Religion-God vs The Government
Religion-God vs The Government


Religion and Politics in the United States

Religion in the United States is remarkable in its high adherence level compared to other developed countries.[1] The First Amendment to the country’s Constitution prevents the government from having any authority in religion, and guarantees the free exercise of religion. A majority of Americans report that religion plays a “very important” role in their lives, a proportion unusual among developed nations, though similar to other nations in the Americas.[2] Many faiths have flourished in the United States, including imports spanning the country’s multicultural heritage as well as those founded within the country, and have led the United States to become the most religiously diverse country in the world.[3]

Historically, in the 19th and early 20th centuries, the two major parties polarized along ethnic and religious grounds. In the North, most Protestants were Whigs or Republicans; most Catholics were Democrats. In the South, from the 1860s to the 1980s, most whites were Democrats (after 1865) and most blacks were Republicans. see Ethnocultural politics in the United States

The majority of Americans identify themselves as Christians (65% as of 2019), while non-Christian religions (including Islam, Judaism, Hinduism, and others) collectively make up about 6% of the adult population. Another 26% of the adult population identified as having no religious affiliation.[4] According to the American Religious Identification Survey, religious belief varies considerably across the country: 59% of Americans living in Western states report a belief in God, yet in the South (the “Bible Belt“) the figure is as high as 86%.[5][6]

The United States has more Christians than any other country in the world (US is largest Christian nation in respect to population).[7] Going forward from its foundation, the United States has been called a Protestant nation by a variety of sources.[8][9][10][11] This is despite the fact that Protestants are no longer the majority in the United States (43%).[12]

Politicians frequently discuss their religion when campaigning, and many churches and religious figures are highly politically active. As important as religion is in politics, Thomas Jefferson, the third president of the United States, had to fight his way into office due to his controversial thoughts about religion. His writing was often seen as anti-Christian. It is argued that Jefferson’s win can be linked to him changing the election’s narrative from one about his own religious beliefs, to one about his tolerance of religious freedom (Lambert).[13]

However, to keep their status as tax-exempt organizations they must not officially endorse a candidate. There are Christians in both the Democratic Party and the Republican Party, but evangelical Christians tend to support the Republican Party whereas more liberal Christians, Catholics and secular voters[14] tend to support the Democratic Party. A 2019 survey conducted by Pew Research Center found that 54% of adults believe the Republican Party to be “friendly” toward religion, while only 19% of respondents said the same of the Democratic Party.[15]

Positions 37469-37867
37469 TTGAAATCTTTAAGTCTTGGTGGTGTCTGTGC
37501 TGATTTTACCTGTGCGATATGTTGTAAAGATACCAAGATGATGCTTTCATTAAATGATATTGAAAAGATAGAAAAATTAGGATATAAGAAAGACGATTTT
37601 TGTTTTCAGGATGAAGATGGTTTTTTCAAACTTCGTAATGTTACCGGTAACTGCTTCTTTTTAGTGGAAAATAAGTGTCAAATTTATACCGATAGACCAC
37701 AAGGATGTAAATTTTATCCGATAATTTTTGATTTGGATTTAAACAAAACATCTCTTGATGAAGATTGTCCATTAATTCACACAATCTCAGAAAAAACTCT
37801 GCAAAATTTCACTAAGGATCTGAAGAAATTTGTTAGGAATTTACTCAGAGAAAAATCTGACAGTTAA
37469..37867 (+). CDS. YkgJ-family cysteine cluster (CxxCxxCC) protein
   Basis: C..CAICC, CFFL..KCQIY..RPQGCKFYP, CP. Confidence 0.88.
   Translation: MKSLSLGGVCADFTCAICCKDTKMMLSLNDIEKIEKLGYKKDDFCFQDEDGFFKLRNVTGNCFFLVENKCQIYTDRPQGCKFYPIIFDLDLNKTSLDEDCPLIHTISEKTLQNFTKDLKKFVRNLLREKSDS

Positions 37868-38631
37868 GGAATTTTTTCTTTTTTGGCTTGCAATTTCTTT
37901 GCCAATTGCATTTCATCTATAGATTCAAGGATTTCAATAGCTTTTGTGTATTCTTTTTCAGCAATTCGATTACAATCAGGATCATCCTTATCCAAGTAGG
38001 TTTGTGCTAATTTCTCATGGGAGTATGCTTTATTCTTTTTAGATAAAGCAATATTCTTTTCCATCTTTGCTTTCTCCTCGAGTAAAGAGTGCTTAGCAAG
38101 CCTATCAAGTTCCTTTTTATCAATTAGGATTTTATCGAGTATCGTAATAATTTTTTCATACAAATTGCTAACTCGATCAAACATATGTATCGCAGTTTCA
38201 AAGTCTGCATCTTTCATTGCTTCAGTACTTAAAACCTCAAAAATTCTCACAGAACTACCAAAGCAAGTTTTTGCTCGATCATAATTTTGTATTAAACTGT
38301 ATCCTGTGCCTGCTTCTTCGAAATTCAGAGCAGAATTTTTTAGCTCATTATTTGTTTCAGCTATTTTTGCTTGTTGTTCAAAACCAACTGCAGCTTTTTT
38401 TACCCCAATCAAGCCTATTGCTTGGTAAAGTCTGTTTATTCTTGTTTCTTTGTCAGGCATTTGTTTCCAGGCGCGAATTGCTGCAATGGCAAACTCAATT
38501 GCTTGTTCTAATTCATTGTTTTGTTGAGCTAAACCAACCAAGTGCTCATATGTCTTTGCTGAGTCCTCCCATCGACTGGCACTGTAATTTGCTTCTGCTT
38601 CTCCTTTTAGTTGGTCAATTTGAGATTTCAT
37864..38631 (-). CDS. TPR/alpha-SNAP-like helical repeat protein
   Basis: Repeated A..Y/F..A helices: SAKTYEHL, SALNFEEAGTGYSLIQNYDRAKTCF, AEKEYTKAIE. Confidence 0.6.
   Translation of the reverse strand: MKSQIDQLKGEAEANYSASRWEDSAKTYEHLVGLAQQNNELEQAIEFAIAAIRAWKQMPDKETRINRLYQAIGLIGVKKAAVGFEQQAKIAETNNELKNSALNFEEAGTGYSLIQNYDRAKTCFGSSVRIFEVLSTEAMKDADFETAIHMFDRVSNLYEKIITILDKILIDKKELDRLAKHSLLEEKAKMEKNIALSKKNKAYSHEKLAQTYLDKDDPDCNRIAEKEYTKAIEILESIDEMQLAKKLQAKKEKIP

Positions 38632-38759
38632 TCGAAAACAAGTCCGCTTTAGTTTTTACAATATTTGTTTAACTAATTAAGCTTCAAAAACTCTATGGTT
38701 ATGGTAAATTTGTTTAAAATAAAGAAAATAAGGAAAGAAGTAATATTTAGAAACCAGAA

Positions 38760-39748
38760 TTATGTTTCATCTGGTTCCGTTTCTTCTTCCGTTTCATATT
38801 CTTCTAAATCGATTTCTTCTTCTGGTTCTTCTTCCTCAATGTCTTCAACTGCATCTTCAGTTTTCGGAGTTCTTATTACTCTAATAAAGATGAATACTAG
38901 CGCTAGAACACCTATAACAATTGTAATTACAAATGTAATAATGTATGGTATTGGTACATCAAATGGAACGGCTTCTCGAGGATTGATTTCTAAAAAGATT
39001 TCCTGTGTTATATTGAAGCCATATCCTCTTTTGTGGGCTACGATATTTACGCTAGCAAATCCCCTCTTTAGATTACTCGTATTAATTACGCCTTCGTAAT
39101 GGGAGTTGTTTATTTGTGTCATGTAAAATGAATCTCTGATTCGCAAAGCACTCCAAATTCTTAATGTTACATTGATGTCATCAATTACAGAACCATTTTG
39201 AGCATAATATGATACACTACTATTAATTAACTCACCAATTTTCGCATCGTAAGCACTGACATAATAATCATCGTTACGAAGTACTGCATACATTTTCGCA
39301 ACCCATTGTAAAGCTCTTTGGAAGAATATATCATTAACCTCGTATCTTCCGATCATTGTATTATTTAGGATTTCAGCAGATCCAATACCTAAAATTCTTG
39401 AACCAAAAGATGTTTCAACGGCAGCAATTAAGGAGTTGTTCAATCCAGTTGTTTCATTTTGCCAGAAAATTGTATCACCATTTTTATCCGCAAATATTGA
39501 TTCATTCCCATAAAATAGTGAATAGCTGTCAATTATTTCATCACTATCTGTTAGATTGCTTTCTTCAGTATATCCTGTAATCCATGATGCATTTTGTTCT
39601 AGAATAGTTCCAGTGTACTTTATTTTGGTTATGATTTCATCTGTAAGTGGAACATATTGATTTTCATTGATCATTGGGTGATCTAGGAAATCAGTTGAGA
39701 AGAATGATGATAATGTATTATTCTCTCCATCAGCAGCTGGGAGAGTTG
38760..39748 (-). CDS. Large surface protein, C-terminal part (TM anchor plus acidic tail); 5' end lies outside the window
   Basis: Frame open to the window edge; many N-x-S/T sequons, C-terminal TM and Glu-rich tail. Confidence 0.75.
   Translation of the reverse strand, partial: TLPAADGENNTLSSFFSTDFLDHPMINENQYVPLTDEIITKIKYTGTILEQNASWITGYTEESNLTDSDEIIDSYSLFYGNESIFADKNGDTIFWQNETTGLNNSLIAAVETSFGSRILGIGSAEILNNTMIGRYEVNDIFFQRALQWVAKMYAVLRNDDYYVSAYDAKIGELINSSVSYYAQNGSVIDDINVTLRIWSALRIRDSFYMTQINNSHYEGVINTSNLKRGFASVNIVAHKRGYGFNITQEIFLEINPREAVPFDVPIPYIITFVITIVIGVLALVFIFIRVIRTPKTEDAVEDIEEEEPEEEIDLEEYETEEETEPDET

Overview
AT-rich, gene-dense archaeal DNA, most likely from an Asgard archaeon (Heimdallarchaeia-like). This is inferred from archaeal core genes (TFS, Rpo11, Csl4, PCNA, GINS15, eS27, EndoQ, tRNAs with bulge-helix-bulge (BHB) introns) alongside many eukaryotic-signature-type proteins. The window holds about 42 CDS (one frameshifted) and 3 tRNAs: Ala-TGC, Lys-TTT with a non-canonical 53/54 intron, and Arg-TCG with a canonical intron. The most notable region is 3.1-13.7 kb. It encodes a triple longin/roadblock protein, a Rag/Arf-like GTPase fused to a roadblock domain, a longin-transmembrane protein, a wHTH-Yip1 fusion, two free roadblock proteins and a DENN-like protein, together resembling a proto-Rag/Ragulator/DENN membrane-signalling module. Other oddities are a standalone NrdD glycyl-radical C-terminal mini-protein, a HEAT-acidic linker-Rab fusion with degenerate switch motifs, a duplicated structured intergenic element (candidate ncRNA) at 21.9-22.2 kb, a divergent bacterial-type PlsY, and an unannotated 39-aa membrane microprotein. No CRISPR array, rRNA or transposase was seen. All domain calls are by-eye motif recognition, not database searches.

Every President and Vice President,[citation needed] was raised in a family with affiliations with Christian religions.[16][17] Only former President John F. Kennedy and President Joe Biden were raised in Roman Catholic families. Two former presidents, Richard Nixon and Herbert Hoover, were raised as Quakers. All the rest were raised in families affiliated with Protestant Christianity. However, many presidents have themselves had only a nominal affiliation with churches, and some never joined any church.

There has never been a Jewish President or Vice-President. The only Jewish major party candidate for either of those offices was Joe Lieberman in the Gore-Lieberman campaign of 2000 (although John Kerry and Barry Goldwater both had Jewish ancestry). Lieberman’s faith is Orthodox Judaism. Some sources indicate that Jews constitute only 1.4% of the U.S. population, although others indicate that Jews comprise as much as 2.1% of the population (a significant decline from over 3% in the 1950s, chiefly due to the relatively low birthrate among Jewish Americans and high rates of out-marriage to non-Jews).

While fundamentalist religious people are less likely to have information collected about who they will vote for, they “tend to engage mainstream political activity at higher rates than the average American”.[18] While there is a common belief that religious voters will always vote republican that is not necessarily the case. Whether the vote is made for one party or another is noticeably based on socioeconomic status.[19] For low income religious people, there is almost no correlation between their religious beliefs and their voting decision.[20]George W. Bush, a Methodist, earned a slim victory over John Kerry, with voters who cited “moral values” (a commonly used term among religiously-inclined voters) playing a crucial part in the election.[21] Bush’s clear victory has been directly attributed to fundamentalist Christian groups.[22]

In 2006 Keith Ellison became the first Muslim elected to the federal government, as the representative of Minnesota’s 5th congressional district. When re-enacting his swearing-in for photos, he used the copy of the Qur’an once owned by Thomas Jefferson.

A Gallup Poll released in 2019 indicated that 60% of Americans would be willing to vote for an atheist as president.[23] Research shows that candidates that are perceived to be religious are considered more trustworthy.[24]


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